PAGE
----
A large 105-foot tall black spire was then erected in the center representing the sacrifices made by those who served to defend our country and to protect the freedoms and values this nation represents around the world.

Currently under construction is another All Wars section (the fifth wedge of the pie), that features the children of the Valley. Children will be invited to write essays about significant moments in history. The stories selected will be etched into 36 granite panels for everyone to read with the child’s name, school and principal. The others will be placed in a website for use by teachers, historians and the general public.

“These stories will be a record for all time about how the wars affected United States history and its citizens,” said Plummer. It will exist for all time for future generations to read and learn about the sacrifices made by American military personnel to keep this country free,” he added. “That is, unless someone decides to rewrite history and tear it down as is happening to Southern history across the South.”

Colonel Plummer served in World War II, Korea and Vietnam before retiring in the Valley in 1975. Almost 30 years after he first conceived the memorial, Plummer, who is now 92, and the memorial committee are looking for volunteers who are willing to continue management of the memorial and organization of the two major programs honoring veterans. To volunteer or for more information, call (956) 631-2511.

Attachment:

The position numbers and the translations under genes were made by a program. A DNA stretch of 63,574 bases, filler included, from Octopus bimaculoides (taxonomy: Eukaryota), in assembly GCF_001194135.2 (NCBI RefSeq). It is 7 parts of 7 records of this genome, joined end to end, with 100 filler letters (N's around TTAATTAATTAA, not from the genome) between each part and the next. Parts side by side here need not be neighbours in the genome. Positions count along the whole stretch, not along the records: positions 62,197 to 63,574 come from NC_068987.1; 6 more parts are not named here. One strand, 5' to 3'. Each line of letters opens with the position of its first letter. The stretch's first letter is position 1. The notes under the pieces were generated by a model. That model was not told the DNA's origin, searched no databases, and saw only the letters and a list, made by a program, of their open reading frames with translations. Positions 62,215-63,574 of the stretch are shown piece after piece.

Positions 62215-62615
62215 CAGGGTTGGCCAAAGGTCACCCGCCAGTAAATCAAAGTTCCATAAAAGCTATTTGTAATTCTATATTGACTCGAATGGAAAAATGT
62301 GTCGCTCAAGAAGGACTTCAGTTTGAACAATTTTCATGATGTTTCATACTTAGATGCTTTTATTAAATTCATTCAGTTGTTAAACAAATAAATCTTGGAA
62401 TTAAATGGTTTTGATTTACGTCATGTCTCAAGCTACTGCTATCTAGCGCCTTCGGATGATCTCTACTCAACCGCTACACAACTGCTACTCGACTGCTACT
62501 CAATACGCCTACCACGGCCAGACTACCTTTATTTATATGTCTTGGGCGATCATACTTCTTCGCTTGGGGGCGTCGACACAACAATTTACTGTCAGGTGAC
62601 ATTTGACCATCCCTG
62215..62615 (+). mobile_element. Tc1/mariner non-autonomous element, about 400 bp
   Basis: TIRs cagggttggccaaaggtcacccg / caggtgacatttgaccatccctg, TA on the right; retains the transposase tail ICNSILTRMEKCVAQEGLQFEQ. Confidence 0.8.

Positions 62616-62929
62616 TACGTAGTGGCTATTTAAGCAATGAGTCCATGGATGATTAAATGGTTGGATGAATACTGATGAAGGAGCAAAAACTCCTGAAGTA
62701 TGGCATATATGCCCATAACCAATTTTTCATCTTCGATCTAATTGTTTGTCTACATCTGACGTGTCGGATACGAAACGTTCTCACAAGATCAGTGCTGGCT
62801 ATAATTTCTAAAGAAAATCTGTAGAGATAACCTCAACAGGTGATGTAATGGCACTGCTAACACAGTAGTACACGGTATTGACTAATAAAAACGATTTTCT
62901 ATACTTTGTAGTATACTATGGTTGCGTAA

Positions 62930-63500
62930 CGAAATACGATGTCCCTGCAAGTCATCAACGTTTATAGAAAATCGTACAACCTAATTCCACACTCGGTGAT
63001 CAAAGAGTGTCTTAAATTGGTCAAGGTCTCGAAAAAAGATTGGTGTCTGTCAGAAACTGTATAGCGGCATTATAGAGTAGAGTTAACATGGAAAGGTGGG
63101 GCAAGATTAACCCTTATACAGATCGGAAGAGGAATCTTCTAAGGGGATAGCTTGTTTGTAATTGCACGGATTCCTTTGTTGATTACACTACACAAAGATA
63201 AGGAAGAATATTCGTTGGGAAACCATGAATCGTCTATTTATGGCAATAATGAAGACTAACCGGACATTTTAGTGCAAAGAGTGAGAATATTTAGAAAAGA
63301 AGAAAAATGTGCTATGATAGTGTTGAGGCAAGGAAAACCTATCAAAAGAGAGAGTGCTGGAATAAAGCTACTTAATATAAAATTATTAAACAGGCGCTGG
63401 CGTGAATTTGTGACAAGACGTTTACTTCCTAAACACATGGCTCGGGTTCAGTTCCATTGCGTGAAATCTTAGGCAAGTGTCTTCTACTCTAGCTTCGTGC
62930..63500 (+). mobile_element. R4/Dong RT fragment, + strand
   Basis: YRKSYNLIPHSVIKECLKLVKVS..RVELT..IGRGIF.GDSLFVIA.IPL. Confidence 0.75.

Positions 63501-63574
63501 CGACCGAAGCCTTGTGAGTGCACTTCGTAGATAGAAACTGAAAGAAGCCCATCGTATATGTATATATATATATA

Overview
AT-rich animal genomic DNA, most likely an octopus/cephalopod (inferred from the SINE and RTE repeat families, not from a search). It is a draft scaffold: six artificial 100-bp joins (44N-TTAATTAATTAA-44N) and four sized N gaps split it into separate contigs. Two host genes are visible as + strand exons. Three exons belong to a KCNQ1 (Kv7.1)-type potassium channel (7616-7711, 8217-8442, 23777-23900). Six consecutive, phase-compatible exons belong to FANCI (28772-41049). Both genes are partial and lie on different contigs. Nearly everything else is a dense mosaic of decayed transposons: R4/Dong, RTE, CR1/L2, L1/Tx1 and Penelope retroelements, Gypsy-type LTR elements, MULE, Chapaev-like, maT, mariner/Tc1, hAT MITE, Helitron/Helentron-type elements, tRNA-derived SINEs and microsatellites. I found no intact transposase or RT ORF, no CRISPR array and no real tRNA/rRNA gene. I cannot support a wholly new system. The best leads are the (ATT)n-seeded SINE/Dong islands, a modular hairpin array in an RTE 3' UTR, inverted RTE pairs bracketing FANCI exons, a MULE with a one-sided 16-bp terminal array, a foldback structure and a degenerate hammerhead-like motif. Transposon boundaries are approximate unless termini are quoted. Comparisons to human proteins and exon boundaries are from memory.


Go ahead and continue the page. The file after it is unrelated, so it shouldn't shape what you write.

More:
The first program celebrates Veteran’s Day. This year’s Veteran’s Day service was held, Nov. 10 with schools participating in the event.

Pearl Harbor Day/9-11 Remembrance

The other program planned at the Veterans War Memorial of Texas is a Pearl Harbor Day/9-11 Remembrance to be held on Pearl Harbor Day, Dec. 7. The ceremony will begin at 11 a.m. The public is encouraged to attend this ceremony to honor and remember the bravery and sacrifice of our military and first responders lost in these horrific attacks on our nation. In addition, WWII veterans will be honored for their service and sacrifice during WWII. A special tribute is planned for these members of our "greatest generation."

“This program was planned for the Veterans Day ceremony, but due to bad weather it was canceled, so we are asking all WWII veterans and families to attend,” said Jan Hartzog, one of the event’s planners. In case of bad weather this program will be moved indoors to the Convention Center. For further information or questions call Col. Frank Plummer at 956-631-2511 or Jan Hartzog at 956-605-3486.

When Col. Plummer turns over management of the memorial, he will be able to look back with pride on the wonderful memorial that has taken 30 years to create. Through the perseverance of a man who had the dream and the veterans and city officials that helped him, McAllen has a war memorial that can proudly stand beside any war memorial in the United States.

However, Plummer is quick to say he was not the only person responsible for the memorial that honors war veterans. It could never have been built without the support of the cities, schools, veterans organizations, citizens and Winter Texans of the Rio Grande Valley and Texas and the nation who helped raise over $2 million needed to create the memorial that will stand for decades, if not centuries, to attest to the patriotism that exists in the City of McAllen, the Rio Grande Valley and the nation.

For those who have not yet visited the memorial, it is located on 29th Street and Col. Plummer Drive on the west side of the new McAllen Convention Center.